Global Financial Aid Services reports a completely avoidable security breach

For those who remember the Peter, Paul, and Mary song, feel free to sing along with me:  “When will they ever learn? Oh when will they ever learn?”

Global Financial Aid Services of Gulfport, Mississippi recently notified the New Hampshire Attorney General’s Office that a laptop containing unencrypted student names, addresses, and Social Security Numbers was stolen.

By letter dated May 23, GFAS noted that the theft occurred April 17 in a hotel conference area during  a symposium in Hawaii.

The total number of students affected by the breach was not indicated, but the letter to affected students is irritating to this privacy advocate, to say the least.   First, the letter claims that “We have taken steps to address it [the security situation] out of an abundance of caution.”  How is notifying people that they are now at increased risk or reminding your employees of proper security measures and protocols an “abundance of caution?”  It’s not.

Second, the letter tells the affected students, “The laptop is equipped with technology designed to prevent unauthorized access and we have no evidence your information has been accessed.”  What technology are they referring to? The password on the computer or something else? In their cover letter to the state, they do not indicate that the laptop was equipped with any software that would enable them to determine if the contents of the drive were accessed. So is this just a fancy way of making a simple password sound more protective than it really is or do they really have some genuine security technology on the laptop?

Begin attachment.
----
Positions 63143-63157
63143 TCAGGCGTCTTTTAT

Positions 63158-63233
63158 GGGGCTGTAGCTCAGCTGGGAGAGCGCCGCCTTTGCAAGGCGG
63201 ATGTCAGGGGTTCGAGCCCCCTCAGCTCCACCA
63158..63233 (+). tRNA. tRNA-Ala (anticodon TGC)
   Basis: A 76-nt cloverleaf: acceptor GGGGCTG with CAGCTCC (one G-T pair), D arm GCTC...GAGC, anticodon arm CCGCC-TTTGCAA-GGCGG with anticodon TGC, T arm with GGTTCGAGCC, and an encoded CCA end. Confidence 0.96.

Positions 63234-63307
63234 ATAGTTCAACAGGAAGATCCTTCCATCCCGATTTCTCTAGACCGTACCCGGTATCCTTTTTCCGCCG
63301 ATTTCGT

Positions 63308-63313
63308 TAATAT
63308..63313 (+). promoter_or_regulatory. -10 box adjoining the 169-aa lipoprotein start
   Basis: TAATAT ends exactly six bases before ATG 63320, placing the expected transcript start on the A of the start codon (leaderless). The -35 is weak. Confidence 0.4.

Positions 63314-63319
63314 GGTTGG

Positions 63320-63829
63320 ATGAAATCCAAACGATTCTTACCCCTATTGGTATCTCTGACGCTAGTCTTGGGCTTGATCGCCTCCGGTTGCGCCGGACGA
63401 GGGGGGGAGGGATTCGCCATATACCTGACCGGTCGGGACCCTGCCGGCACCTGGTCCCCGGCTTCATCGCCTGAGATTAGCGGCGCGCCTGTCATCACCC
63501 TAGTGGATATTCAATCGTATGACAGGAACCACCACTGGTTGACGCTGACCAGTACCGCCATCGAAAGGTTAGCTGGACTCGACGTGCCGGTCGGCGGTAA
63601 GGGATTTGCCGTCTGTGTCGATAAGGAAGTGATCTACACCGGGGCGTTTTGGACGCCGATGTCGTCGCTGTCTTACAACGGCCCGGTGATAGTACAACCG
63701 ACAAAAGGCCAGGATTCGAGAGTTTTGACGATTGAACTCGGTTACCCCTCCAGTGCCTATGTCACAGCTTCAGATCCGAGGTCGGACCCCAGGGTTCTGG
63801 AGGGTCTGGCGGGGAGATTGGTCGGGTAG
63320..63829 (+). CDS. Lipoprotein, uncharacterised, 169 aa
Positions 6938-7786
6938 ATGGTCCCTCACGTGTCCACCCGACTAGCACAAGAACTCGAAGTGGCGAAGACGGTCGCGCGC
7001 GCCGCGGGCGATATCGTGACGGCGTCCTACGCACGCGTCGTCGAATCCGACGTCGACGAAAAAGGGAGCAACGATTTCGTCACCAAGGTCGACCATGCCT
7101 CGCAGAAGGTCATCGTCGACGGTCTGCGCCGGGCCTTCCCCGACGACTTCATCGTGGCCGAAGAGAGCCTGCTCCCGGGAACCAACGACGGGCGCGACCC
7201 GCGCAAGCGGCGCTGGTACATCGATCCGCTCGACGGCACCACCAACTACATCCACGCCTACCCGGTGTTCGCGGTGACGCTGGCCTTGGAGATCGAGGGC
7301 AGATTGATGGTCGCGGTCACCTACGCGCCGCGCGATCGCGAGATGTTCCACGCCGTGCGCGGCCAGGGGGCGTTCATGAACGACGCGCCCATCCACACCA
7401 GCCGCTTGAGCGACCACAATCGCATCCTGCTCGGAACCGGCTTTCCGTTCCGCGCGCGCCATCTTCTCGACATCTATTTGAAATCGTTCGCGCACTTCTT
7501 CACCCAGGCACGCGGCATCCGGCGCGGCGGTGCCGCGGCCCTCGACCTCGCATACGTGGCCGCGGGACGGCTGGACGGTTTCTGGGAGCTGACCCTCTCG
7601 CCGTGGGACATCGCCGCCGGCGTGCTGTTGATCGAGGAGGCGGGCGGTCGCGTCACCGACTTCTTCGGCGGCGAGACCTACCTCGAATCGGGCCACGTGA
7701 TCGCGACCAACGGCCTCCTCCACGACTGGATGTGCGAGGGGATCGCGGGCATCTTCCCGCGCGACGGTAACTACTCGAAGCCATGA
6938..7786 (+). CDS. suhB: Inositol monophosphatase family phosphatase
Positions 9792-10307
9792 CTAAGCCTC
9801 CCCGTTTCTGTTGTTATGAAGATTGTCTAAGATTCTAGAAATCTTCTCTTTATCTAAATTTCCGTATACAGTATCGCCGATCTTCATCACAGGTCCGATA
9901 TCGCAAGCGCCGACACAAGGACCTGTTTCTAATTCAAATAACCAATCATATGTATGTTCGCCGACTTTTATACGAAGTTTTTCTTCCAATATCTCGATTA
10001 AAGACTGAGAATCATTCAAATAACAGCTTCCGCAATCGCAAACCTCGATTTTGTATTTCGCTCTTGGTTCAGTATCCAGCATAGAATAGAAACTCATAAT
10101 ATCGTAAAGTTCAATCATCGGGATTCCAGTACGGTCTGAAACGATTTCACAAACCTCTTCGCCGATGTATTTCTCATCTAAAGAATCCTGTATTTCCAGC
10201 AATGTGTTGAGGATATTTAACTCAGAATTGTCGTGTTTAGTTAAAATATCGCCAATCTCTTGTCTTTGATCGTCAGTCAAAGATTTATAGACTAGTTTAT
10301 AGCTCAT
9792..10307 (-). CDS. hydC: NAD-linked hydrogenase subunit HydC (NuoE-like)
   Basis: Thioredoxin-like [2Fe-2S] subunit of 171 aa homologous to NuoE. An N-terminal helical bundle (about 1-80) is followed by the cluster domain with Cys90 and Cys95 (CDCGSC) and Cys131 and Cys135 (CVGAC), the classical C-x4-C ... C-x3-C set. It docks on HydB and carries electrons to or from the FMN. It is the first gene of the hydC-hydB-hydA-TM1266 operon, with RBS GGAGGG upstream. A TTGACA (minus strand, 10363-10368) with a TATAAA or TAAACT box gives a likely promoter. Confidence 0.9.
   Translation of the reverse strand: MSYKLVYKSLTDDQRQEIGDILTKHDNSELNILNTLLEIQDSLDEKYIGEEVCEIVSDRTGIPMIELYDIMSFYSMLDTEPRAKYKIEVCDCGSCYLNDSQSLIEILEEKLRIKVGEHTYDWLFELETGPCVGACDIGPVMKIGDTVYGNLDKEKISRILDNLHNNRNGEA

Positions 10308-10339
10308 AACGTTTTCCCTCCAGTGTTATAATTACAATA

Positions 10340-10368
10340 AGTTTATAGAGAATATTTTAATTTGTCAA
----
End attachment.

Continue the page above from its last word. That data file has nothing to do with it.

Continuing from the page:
Third, although the cover letter to the state indicates that students’ addresses were on the laptop, the letter to students makes no mention of their addresses, and tells them that their “[client] account number, social security number and name” were stored on the computer.  The cover letter to the state does not inform the state that client account numbers were also involved.

So no, I am not impressed at all by the breach notification and disclosure.  And why, oh why, are we still seeing students’ Social Security Numbers in use for purposes that have nothing to do with Social Security, and why, oh why, are we still seeing laptops with unencrypted data being stolen?  Enough already…

/End of Rant

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